Suspect in Oregon mall shooting ID'd
This photo provided by the Clackamas County Sheriff's Department shows Jacob Tyler Roberts, the suspect in a shooting at an Oregon Mall on Tuesday Dec. 11, 2012. Roberts, who killed two people and himself in the shooting rampage, was 22 years old and used a stolen rifle from someone he knew, authorities said Wednesday. Roberts had armed himself with an AR-15 semiautomatic rifle and had several fully loaded magazines when he arrived at a Portland mall on Tuesday, said Clackamas County Sheriff Craig Roberts. / AP Photo/Clackamas County Sheriff's Department
Updated 1:40 PM ET
PORTLAND, Ore. The gunman who killed two people and himself in a shooting rampage at an Oregon mall was 22 years old and used a stolen rifle from someone he knew, authorities said Wednesday.
New details on Oregon mall rampage
Jacob Tyler Roberts had armed himself with an AR-15 semiautomatic rifle and had several fully loaded magazines when he arrived at a Portland mall on Tuesday, said Clackamas County Sheriff Craig Roberts.
The sheriff said the rifle jammed during the 22-year-old's attack, but he managed to get it working again. He later shot himself. The sheriff said authorities don't yet have a motive.
Cell phone video: Ore. mall evacuated after shooting
A law enforcement official has told The Associated Press the shooter did not have a criminal record. The official spoke on condition of anonymity because he was not authorized to discuss details of an ongoing criminal investigation.
Two people a 54-year-old woman and a 45-year-old man were killed, and another, Kristina Shevchenko, whose age could not be confirmed, was wounded and in serious condition on Wednesday.
The shooter, who wore a mask, fired randomly, investigators said. People at the mall were heroic in helping get shoppers out of the building, including off-duty emergency room nurses who rendered aid, Roberts said.
CBS News senior correspondent John Miller, a former deputy director of the FBI, said it was "pretty miraculous" that more people were not shot during the incident.
"He fired 'countless rounds' ... he reloaded," Miller said, before adding, "Given the amount of rounds he fired, he hit a fairly small number of people, so this could have been much worse."
In response to previous mass shootings elsewhere, the first arriving officers were trained to form teams and go inside instead of waiting for SWAT. Employees at the mall also received training to handle such a situation.
"This could have been much, much worse," Roberts said.
The first 911 call came at 3:29 p.m. Tuesday. The first officers arrived a minute later. By 3:51 p.m., all the victims and the gunman and rifle had been found. Four SWAT teams spent hours clearing the 1.4 million square-foot mall, leaving shoppers and workers to hide in fear.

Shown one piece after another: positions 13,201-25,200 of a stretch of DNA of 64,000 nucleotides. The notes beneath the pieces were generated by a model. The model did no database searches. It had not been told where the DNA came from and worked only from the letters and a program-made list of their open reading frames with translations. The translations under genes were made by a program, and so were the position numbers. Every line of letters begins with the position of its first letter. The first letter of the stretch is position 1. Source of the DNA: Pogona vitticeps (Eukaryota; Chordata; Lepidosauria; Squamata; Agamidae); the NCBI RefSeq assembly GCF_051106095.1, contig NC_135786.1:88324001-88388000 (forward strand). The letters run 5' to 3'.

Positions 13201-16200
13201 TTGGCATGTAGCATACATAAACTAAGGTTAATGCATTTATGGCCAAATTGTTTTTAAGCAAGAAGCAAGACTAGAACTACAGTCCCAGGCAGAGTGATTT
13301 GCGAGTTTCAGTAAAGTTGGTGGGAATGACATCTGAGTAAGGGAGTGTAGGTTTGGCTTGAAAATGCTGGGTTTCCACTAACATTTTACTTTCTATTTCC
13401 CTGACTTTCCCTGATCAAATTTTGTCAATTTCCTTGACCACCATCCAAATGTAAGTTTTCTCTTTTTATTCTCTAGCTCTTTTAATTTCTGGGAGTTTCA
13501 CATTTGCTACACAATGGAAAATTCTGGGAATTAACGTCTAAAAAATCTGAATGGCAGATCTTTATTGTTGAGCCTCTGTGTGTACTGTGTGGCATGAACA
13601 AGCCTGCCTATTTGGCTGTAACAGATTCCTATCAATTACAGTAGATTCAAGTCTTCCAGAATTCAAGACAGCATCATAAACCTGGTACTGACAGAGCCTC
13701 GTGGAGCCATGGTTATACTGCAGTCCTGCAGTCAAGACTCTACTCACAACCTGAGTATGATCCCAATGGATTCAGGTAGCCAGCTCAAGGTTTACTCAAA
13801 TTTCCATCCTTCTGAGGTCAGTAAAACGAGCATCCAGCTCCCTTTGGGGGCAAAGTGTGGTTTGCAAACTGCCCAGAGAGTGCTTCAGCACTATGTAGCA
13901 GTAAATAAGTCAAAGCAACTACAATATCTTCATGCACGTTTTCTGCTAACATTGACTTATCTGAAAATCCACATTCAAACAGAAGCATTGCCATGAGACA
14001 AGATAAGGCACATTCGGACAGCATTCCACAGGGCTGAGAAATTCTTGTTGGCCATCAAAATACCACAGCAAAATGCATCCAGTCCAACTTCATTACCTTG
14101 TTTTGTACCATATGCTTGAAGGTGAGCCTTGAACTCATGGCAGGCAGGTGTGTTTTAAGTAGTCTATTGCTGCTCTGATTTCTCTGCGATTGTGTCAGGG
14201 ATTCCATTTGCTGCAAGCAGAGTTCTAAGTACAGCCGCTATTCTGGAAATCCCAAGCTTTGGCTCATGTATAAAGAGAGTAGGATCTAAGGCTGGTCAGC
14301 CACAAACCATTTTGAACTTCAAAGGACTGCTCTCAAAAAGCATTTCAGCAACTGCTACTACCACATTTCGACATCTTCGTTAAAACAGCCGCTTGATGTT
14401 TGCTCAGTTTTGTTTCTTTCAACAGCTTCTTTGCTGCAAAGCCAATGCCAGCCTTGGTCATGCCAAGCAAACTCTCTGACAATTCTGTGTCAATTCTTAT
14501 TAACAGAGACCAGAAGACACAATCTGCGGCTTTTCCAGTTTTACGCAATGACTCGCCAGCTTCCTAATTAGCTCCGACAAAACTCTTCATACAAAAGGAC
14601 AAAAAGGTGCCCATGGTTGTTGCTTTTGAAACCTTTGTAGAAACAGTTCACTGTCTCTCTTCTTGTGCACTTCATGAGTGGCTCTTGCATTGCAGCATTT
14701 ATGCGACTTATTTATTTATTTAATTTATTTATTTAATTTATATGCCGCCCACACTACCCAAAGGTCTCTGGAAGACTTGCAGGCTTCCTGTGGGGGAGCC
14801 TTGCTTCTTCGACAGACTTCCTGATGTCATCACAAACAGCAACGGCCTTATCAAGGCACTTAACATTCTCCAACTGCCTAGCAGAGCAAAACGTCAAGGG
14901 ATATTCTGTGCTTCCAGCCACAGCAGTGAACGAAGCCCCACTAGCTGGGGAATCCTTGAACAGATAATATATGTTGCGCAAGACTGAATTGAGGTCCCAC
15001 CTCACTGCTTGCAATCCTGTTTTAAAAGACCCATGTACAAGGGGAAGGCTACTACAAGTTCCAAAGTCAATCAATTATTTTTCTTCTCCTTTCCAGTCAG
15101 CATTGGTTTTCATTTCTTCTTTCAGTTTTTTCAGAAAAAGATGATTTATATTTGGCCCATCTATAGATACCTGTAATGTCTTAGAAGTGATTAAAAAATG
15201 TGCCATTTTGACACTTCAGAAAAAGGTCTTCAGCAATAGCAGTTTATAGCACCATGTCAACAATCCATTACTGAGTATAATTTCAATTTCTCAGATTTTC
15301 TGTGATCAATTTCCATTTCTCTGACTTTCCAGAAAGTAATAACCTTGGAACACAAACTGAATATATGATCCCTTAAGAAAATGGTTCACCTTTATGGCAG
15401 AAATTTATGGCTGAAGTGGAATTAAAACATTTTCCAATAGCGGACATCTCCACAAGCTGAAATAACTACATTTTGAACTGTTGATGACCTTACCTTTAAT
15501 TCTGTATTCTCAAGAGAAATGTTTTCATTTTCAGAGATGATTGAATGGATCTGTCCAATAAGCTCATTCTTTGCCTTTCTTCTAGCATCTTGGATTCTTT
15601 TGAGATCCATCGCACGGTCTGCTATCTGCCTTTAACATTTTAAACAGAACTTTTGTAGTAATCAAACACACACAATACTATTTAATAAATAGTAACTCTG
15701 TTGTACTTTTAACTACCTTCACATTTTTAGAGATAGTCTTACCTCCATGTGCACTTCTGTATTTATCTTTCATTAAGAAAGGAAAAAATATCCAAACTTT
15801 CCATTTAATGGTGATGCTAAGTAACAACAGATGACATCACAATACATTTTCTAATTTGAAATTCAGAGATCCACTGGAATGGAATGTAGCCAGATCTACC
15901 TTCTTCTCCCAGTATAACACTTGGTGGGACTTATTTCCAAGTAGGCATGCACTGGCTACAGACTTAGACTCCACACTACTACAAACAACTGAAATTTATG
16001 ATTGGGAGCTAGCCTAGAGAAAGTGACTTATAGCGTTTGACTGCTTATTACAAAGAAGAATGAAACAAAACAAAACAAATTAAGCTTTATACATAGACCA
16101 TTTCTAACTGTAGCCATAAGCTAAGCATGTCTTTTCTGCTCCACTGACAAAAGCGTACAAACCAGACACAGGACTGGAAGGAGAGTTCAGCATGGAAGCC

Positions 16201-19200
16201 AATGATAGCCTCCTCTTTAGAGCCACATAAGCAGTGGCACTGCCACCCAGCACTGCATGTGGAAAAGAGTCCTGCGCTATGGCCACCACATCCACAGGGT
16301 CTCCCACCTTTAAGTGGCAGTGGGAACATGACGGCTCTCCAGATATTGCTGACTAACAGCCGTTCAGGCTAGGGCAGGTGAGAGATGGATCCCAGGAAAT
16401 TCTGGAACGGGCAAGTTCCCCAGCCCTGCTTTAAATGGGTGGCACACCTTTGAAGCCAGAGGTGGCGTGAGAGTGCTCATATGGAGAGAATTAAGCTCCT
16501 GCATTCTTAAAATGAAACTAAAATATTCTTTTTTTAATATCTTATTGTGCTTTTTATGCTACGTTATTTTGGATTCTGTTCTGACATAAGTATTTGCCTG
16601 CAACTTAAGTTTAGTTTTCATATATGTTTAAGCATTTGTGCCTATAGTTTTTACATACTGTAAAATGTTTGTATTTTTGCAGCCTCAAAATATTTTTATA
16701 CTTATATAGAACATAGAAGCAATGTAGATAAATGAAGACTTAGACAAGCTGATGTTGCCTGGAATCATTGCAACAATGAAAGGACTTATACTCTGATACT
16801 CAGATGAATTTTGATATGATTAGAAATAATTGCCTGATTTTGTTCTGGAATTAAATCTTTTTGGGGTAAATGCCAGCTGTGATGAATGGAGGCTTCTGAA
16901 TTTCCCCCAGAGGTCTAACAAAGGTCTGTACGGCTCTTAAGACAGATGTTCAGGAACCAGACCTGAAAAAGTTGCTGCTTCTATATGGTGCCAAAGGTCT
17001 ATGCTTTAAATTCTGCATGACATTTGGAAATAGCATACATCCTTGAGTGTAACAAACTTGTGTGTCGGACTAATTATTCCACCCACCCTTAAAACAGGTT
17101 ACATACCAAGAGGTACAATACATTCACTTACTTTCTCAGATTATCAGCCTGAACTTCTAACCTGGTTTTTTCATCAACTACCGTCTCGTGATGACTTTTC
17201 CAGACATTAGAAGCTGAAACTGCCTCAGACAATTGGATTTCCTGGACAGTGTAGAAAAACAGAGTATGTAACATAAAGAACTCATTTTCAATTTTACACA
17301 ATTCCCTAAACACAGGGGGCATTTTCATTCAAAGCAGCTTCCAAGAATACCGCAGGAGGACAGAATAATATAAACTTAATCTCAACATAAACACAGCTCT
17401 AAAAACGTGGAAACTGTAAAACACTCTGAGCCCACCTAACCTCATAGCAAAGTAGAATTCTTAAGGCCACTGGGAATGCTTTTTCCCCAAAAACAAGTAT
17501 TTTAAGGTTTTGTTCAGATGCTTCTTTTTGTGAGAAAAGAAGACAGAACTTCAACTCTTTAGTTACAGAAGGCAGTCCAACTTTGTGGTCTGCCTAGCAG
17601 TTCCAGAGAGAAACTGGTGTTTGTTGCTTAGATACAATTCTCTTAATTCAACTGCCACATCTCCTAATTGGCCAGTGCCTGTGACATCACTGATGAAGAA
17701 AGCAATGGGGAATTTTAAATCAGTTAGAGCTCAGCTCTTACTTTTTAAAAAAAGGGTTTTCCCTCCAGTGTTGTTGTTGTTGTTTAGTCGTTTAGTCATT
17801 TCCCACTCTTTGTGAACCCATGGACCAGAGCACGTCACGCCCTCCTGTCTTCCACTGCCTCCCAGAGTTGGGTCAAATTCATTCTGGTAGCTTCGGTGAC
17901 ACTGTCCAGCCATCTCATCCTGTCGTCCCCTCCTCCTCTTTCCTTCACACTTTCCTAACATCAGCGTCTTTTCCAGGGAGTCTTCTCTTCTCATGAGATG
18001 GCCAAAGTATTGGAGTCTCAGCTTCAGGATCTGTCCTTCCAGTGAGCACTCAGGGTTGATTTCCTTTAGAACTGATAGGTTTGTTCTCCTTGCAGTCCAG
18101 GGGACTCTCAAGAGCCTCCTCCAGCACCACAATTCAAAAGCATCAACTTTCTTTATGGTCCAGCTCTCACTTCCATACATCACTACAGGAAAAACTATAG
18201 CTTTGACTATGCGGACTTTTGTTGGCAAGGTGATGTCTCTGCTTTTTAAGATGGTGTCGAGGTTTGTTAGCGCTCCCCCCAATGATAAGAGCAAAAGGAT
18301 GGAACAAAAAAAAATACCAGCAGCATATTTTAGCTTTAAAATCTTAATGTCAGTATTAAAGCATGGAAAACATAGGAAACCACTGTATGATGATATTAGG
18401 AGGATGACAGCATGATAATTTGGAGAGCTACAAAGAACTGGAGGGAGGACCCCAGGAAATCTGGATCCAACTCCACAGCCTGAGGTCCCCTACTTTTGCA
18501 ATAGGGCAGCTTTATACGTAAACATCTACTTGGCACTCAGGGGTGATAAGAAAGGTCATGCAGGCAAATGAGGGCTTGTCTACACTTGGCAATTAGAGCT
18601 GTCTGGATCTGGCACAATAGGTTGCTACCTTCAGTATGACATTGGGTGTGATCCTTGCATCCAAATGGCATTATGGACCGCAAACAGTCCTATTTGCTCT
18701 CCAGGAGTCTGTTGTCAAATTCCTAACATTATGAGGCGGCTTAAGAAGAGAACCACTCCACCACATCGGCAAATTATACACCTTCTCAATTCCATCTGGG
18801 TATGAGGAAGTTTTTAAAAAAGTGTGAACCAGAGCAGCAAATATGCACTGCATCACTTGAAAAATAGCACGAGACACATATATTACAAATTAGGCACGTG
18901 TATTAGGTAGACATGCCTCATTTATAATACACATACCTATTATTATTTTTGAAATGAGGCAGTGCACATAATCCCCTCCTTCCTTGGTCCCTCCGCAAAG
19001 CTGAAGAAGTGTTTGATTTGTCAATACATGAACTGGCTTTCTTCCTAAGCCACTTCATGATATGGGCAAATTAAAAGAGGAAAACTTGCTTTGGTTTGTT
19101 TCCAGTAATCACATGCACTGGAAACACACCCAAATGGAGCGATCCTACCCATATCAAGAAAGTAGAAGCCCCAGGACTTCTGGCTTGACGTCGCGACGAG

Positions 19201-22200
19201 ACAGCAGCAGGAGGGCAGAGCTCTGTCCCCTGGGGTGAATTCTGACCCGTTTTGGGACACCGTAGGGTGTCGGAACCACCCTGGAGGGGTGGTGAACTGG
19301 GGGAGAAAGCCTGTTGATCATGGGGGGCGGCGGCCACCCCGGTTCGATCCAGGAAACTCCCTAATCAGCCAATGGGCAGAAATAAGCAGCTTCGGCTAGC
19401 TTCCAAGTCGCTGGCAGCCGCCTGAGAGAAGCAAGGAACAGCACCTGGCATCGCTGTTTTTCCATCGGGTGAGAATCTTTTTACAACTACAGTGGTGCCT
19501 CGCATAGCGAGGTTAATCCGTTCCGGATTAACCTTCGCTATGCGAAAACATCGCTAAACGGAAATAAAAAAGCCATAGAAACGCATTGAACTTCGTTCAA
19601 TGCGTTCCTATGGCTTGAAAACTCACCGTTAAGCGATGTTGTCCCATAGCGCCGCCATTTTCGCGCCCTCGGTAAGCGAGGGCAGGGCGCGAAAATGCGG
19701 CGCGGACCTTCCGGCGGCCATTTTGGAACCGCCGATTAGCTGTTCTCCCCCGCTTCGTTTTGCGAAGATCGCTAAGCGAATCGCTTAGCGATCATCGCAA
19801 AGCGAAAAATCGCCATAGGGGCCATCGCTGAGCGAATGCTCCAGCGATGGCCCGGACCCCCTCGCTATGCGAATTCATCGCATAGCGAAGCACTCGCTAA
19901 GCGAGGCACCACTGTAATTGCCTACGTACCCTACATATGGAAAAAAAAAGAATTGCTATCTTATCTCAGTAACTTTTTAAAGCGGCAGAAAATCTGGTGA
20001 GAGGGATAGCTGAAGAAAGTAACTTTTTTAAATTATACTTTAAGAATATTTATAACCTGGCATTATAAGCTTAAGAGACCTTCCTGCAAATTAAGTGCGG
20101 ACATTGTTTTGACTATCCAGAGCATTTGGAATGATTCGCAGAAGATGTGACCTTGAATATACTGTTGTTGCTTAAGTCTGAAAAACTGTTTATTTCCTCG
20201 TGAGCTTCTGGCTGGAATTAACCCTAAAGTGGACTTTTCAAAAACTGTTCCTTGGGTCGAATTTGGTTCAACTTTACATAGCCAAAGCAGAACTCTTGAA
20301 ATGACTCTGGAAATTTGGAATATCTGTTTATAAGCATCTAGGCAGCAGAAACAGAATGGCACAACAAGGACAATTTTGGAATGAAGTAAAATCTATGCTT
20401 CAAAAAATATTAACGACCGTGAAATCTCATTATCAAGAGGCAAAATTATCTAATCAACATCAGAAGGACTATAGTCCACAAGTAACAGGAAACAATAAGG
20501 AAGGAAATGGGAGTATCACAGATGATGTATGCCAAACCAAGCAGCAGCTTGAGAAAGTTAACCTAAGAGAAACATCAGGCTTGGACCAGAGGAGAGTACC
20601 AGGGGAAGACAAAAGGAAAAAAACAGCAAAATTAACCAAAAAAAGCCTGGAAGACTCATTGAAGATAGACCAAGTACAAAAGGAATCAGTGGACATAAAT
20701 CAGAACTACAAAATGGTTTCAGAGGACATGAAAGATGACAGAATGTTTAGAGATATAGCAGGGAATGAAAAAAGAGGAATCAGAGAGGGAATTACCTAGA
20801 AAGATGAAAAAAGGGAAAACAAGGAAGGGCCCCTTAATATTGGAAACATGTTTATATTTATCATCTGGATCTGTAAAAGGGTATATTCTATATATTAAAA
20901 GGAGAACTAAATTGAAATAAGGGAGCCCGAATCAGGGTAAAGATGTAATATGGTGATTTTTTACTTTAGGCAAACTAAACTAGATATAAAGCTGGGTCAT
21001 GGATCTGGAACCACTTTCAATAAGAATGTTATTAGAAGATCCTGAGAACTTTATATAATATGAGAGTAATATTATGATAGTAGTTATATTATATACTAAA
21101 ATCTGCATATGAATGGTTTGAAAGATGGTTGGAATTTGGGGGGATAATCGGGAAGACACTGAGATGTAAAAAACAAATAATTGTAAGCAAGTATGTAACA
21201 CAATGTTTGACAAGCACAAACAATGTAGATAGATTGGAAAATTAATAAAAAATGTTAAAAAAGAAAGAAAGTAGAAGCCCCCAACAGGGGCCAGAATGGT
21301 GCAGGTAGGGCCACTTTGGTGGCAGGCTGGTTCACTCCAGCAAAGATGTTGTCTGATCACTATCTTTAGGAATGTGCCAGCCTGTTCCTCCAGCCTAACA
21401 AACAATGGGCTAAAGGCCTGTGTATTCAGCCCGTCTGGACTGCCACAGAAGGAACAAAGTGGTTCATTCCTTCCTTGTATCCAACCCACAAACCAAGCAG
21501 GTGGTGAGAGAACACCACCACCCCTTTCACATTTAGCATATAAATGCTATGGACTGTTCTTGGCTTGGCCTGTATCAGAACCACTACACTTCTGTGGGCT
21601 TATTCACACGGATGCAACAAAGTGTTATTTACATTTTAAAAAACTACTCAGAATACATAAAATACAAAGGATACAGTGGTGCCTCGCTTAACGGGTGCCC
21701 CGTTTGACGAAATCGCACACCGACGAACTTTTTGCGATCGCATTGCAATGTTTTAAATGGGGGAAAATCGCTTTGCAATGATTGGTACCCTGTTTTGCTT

The mall Santa, Brance Wilson, was waiting for the next child's Christmas wish when shots rang out, causing the mall to erupt into chaos.
About to invite a child to hop onto his lap, Wilson instead dove for the floor and kept his head down as he heard shots being fired upstairs in the mall.
"I heard two shots and got out of the chair. I thought a red suit was a pretty good target," said Wilson, 68. Families waiting for Santa scattered. More shots followed, and Wilson crept away for better cover.
Witnesses said the gunman fired several times near the mall food court until the rifle jammed and he dropped a magazine onto the floor, then ran into the Macy's store.
Witnesses heard the gunman saying, "I am the shooter," as he fired rounds from a semi-automatic rifle inside the Clackamas Town Center, a popular suburban mall several miles from downtown Portland.
Some were close enough to the shooter to feel the percussion of his gun.
Police rapid-response teams came into the mall with guns drawn, telling everyone to leave. Shoppers and mall employees who were hiding stayed in touch with loved ones with cellphones and texting.
Kayla Sprint, 18, was interviewing for a job at a clothing store when she heard shots.
"We heard people running back here screaming, yelling `911,"' she told The Associated Press.
Sprint barricaded herself in the store's back room until the coast was clear.
Jason DeCosta, a manager of a window-tinting company that has a display on the mall's ground floor, said when he arrived to relieve his co-worker, he heard shots ring out upstairs.
DeCosta ran up an escalator, past people who had dropped for cover and glass littering the floor.
"I figure if he's shooting a gun, he's gonna run out of bullets," DeCosta said, "and I'm gonna take him."
DeCosta said when he got to the food court, "I saw a gentleman face down, obviously shot in the head."
"A lot of blood," DeCosta said. "You could tell there was nothing you could do for him."
He said he also saw a woman on the floor who had been shot in the chest.
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